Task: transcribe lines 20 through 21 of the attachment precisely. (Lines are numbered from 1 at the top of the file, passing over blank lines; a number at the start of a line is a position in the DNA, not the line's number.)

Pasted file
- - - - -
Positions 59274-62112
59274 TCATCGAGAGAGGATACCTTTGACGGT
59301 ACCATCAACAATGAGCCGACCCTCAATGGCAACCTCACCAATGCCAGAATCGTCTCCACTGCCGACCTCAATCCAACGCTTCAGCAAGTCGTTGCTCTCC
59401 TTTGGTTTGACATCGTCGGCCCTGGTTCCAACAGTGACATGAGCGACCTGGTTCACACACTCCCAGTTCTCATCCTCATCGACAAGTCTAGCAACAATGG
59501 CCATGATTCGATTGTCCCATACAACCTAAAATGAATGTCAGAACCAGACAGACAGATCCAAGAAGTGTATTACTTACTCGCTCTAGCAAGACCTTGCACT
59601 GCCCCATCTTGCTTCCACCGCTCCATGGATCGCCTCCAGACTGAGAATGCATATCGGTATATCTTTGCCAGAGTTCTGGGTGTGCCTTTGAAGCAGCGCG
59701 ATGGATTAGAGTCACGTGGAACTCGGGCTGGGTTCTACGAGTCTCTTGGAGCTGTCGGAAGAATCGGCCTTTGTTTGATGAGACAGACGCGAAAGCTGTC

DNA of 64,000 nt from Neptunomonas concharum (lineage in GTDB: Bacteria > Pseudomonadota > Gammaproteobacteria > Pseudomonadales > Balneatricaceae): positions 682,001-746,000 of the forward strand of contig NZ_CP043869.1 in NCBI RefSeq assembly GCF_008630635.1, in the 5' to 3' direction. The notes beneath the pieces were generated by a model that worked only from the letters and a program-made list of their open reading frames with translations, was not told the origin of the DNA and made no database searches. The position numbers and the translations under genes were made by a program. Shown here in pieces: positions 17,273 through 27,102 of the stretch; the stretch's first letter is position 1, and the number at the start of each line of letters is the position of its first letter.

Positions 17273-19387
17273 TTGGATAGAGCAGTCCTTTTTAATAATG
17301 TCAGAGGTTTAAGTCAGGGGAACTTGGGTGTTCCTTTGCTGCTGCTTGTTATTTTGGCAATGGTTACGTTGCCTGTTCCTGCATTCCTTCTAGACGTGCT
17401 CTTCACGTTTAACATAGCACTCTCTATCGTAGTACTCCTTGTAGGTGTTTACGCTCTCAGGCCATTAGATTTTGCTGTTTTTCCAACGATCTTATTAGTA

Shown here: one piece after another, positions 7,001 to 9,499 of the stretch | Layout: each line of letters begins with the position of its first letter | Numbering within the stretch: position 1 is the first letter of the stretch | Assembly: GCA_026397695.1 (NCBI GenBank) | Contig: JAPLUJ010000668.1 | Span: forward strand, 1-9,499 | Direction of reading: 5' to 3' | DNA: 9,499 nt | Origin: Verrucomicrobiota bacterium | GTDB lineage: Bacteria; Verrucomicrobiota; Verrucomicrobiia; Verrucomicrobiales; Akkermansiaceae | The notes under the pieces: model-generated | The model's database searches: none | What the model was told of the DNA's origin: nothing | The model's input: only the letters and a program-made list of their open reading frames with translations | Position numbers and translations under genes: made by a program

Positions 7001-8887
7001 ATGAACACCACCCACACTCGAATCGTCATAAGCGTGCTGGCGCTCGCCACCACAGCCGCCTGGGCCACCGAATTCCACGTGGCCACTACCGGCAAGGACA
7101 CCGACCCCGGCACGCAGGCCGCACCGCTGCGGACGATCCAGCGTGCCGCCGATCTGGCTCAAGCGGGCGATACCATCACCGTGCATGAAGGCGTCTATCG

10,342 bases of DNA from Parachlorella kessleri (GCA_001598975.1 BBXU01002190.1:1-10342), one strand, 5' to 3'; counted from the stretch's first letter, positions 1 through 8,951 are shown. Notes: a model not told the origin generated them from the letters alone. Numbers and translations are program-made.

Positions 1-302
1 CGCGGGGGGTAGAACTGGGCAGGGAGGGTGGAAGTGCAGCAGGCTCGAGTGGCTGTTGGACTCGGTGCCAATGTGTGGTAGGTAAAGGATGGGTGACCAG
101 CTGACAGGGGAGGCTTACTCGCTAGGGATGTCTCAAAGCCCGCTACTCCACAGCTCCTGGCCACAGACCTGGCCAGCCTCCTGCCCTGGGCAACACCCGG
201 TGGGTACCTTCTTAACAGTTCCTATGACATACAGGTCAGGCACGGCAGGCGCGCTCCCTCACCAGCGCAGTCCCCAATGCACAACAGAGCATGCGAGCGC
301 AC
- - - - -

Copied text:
101 CTGACAGGGGAGGCTTACTCGCTAGGGATGTCTCAAAGCCCGCTACTCCACAGCTCCTGGCCACAGACCTGGCCAGCCTCCTGCCCTGGGCAACACCCGG
201 TGGGTACCTTCTTAACAGTTCCTATGACATACAGGTCAGGCACGGCAGGCGCGCTCCCTCACCAGCGCAGTCCCCAATGCACAACAGAGCATGCGAGCGC